SEC Marks Important Milestone with a Decade of EXAMS

Investment Management Update

Date: May 04, 2022

The Securities and Exchange Commission’s (SEC) Division of Examinations (EXAMS) recently marked an important milestone – a decade of publishing its examination priorities. EXAMS 2022 examination priorities reiterates its mission to promote and improve compliance, prevent fraud, monitor risk and inform policy. Although the examination schedule remains flexible, its priorities focus on:
  • Private Funds
  • ESG Investing
  • Standards of Conduct: Reg BI, Fiduciary Duty and Form CRS
  • Information Security and Operational Resiliency
  • Emerging Technologies and Crypto-Assets
  • Registered Investment Companies including Mutual Funds and ETFs and
  • Other focus areas relating to broker-dealers and exchanges.
Private Funds

In line with recent SEC rule proposals, EXAMS lists private funds as a significant area of focus. The Division noted that more than 5,000 SEC-registered investment advisers (RIAs), manage approximately $18 trillion in private fund assets deployed in a variety of investment strategies in various fund types, including significant investments from state and local pensions with working family beneficiaries.[1] In the past five years, there has been a 70% increase in the assets managed by advisers to private funds, this coupled with the complexity and size of RIAs and examination findings, has caused the Division to continue to prioritize its focus on RIAs of private funds.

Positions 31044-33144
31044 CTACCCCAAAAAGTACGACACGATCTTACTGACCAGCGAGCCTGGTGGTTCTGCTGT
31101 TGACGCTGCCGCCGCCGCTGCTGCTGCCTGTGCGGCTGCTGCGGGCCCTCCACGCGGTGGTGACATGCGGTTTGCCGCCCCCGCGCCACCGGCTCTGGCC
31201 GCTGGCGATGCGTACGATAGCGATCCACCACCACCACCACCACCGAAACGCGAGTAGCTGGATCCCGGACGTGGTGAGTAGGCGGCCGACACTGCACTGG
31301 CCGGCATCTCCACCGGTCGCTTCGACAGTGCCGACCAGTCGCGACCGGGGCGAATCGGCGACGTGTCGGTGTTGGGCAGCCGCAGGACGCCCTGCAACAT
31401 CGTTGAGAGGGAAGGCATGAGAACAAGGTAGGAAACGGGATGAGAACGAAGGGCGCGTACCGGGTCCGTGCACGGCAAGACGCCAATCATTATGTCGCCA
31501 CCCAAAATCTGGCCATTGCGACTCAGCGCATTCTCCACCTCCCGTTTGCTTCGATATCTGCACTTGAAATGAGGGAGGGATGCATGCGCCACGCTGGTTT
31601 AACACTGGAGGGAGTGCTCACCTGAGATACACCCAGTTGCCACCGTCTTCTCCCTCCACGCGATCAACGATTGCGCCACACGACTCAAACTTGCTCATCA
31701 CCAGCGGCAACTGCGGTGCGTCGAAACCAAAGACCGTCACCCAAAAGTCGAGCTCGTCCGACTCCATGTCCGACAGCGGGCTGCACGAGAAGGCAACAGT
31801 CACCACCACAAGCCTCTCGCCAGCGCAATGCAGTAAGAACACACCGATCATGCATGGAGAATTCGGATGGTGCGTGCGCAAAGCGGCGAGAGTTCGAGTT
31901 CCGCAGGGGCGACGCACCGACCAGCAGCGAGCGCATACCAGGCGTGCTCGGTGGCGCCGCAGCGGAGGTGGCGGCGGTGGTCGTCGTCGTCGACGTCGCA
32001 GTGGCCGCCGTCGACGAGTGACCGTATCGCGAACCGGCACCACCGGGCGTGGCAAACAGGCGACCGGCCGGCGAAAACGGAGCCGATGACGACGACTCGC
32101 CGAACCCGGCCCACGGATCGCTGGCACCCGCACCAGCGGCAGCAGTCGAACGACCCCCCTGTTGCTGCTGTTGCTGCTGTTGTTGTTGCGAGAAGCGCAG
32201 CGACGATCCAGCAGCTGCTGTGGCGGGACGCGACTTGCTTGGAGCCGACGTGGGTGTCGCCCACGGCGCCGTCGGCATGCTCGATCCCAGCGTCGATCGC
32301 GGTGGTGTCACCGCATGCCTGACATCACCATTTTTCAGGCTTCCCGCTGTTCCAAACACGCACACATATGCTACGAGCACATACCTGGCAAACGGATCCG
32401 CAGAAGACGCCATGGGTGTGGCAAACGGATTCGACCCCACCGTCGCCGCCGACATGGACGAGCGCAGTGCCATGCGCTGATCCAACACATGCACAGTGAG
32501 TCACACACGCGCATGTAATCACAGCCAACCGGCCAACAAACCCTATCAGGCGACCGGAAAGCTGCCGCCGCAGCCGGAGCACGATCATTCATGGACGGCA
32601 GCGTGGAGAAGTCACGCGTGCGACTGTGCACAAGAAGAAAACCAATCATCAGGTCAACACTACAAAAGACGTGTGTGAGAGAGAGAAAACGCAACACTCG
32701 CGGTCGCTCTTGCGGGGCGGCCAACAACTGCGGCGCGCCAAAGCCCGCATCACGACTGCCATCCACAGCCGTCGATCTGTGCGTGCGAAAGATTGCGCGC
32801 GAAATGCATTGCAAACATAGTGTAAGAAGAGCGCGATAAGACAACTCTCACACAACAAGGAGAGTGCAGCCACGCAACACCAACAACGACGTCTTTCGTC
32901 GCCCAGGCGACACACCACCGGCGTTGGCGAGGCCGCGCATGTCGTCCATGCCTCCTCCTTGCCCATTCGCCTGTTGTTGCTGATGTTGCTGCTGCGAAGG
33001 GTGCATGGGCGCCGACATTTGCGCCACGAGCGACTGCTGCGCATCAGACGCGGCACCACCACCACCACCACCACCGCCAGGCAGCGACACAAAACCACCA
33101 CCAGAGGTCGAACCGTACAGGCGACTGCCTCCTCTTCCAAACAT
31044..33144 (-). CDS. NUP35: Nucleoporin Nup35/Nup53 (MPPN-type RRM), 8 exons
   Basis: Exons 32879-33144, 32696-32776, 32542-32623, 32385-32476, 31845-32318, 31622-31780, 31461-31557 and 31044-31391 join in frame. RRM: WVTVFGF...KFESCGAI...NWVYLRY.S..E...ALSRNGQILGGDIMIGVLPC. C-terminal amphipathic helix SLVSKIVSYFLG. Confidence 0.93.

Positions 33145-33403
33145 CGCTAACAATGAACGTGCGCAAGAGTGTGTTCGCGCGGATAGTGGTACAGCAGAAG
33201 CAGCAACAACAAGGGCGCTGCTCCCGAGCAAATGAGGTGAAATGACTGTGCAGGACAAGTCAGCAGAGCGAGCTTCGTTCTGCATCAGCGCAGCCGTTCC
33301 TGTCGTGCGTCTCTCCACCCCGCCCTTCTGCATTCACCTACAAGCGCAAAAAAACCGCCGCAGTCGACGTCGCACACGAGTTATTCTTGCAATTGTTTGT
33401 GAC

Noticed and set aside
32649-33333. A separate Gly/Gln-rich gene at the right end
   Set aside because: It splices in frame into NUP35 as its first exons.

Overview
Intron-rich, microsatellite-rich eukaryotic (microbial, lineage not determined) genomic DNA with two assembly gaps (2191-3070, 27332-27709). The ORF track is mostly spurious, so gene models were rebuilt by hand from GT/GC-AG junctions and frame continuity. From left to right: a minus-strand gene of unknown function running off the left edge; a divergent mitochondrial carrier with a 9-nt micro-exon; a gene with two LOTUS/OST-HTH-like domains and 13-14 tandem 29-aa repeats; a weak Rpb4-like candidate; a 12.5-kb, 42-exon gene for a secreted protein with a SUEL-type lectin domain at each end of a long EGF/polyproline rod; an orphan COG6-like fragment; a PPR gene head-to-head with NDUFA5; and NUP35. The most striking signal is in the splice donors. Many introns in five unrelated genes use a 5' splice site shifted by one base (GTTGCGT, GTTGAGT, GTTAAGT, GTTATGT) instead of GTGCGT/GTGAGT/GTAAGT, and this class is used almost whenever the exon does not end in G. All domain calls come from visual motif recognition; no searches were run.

Examinations of RIAs in this space will review issues including an adviser’s fiduciary duty and will assess risks, with a focus on compliance programs, fees and expenses, custody, fund audits, valuation, conflicts of interest, disclosure of investment risks and controls around material nonpublic information.[2]

Specifically, EXAMS will continue to review: (1) the calculation and allocation of fees and expenses, (including post-commitment period management fees and the impact of valuation practices); (2) the potential preferential treatment of certain investors by RIAs to private funds that have experienced issues with liquidity, including imposing gates or suspensions on fund withdrawals; (3) compliance with the custody rule, including the “audit exception” to the surprise examinations, Form ADV reporting and updating audits and auditor requirements; (4) the adequacy of disclosure and compliance regarding cross trades, principal transactions or distressed sales; and (5) conflicts involving liquidity, such as RIA-led fund restructurings, including stapled secondary transactions in which new investors purchase the interests of existing investors while also agreeing to invest in a new fund.